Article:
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Magnetic Particles Make Wine Fine

Credit: ugurv/Adobe

Credit: ugurv/Adobe

By Chen Liang & David Jeffery

Magnetic polymers have been applied to winemaking to demonstrate their potential as a treatment to remove off-flavours. How does it work and what is the effect?

The full text of this article can be purchased from Informit.

Wines produce an abundance of different aromas, flavours, tastes and mouthfeel sensations due to the innumerable natural chemical compounds present from the grapes and other influences. Through the art and science of winemaking, these compounds will ideally contribute to a balanced and enjoyable wine-consumption experience.

However, that balance can be disturbed by excessive amounts of a certain compound or group of compounds that originate from grapes or from external sources. A classic example is cork taint, which results from undesirable compounds such as 2,4,6-trichloroanisole in wine corks. These are among a range of exceedingly potent aroma compounds that can impart their odour to an Olympic swimming pool with just one drop!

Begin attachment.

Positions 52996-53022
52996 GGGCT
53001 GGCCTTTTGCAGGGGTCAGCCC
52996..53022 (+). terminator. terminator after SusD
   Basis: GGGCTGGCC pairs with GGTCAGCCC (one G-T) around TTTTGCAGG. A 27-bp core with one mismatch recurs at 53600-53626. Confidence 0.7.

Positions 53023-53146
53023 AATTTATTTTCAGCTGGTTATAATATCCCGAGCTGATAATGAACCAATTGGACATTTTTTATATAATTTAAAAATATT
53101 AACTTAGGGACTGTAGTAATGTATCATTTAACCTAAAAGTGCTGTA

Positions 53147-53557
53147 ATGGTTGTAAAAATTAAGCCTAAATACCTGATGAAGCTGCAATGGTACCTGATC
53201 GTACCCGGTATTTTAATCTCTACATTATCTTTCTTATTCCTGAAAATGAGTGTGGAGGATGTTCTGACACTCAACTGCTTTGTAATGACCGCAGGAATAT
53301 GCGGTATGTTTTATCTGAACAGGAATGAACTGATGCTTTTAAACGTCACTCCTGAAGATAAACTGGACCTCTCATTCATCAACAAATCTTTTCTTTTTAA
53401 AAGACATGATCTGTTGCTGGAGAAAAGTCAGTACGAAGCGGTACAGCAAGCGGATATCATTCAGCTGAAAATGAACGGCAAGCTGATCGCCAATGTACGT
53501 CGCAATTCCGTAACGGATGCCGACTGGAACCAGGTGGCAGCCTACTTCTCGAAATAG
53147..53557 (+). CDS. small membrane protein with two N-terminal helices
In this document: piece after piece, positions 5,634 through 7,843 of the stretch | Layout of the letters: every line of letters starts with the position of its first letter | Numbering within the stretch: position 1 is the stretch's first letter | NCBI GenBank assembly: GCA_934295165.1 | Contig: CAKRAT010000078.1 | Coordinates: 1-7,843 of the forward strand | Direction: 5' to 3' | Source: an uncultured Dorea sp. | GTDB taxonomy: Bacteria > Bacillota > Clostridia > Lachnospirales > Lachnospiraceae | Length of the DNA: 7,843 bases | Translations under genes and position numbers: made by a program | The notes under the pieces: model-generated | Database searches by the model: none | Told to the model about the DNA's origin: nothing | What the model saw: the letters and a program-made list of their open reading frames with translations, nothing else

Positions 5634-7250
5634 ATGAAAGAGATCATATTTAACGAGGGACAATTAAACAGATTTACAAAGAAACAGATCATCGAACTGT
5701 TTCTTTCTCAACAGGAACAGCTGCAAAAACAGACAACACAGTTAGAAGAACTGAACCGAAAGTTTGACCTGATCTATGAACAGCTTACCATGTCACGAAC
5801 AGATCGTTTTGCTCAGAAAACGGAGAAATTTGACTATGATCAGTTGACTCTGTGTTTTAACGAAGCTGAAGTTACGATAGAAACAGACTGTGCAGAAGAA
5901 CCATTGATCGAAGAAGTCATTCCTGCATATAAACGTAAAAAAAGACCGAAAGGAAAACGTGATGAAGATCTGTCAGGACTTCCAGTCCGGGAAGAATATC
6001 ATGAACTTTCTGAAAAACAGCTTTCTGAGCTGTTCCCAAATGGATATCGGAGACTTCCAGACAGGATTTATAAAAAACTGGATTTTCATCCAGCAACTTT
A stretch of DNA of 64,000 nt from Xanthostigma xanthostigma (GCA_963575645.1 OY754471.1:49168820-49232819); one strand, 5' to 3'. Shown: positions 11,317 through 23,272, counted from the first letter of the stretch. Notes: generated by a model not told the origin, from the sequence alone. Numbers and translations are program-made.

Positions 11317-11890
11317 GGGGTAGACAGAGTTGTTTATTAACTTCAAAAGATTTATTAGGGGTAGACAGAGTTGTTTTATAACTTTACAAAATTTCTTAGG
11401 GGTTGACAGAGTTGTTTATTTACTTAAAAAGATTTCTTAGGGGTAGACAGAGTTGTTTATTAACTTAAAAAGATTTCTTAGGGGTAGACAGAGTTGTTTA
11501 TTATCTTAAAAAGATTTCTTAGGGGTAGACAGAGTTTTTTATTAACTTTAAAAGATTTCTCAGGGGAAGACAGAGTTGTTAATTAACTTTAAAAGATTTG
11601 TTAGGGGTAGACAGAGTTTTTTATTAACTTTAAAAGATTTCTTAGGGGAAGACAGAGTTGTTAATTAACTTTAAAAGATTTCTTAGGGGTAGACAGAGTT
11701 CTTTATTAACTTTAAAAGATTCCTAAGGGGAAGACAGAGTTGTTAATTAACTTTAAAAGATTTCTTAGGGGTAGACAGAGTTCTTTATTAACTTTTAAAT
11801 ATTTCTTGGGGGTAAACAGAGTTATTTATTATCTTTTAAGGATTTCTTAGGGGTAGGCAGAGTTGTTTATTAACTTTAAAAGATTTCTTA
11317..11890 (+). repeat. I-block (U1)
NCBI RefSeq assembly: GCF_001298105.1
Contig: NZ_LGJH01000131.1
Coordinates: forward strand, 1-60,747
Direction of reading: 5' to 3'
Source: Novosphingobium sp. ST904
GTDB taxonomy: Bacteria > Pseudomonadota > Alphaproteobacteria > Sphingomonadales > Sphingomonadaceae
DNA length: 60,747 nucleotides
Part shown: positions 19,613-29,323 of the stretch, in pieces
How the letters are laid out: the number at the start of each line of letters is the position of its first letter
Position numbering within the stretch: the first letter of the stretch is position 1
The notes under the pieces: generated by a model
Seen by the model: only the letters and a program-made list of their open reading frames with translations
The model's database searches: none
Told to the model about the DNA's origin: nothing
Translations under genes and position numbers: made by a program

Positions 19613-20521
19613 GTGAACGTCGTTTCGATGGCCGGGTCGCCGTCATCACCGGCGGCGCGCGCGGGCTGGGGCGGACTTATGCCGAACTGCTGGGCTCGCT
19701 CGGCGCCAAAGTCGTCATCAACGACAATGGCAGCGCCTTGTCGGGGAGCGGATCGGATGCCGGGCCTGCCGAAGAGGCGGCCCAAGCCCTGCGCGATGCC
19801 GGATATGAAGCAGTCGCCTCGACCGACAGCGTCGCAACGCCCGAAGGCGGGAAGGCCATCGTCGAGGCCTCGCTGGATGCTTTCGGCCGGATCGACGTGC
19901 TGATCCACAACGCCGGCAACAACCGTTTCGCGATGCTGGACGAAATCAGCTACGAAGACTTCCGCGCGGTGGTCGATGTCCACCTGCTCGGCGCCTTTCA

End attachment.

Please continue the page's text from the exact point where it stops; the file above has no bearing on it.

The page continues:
Another class of potent odorants, this time from grapes, is known as the methoxypyrazines. This includes 3-isobutyl-2-methoxypyrazine (IBMP), which contributes a “green” aroma and flavour reminiscent of green capsicum to grapes and wines. When present within certain ranges, IBMP adds desired “varietal” aroma and flavour to some grape varieties, typically cabernet sauvignon and sauvignon blanc. Being perceptible to the senses at only 10 ng/L (10 billionths of a gram per litre) in red wine, high concentrations of IBMP (>20 ng/L) may mask the pleasant fruity and floral bouquets of wines, leading to overpowering vegetative and...

The full text of this article can be purchased from Informit.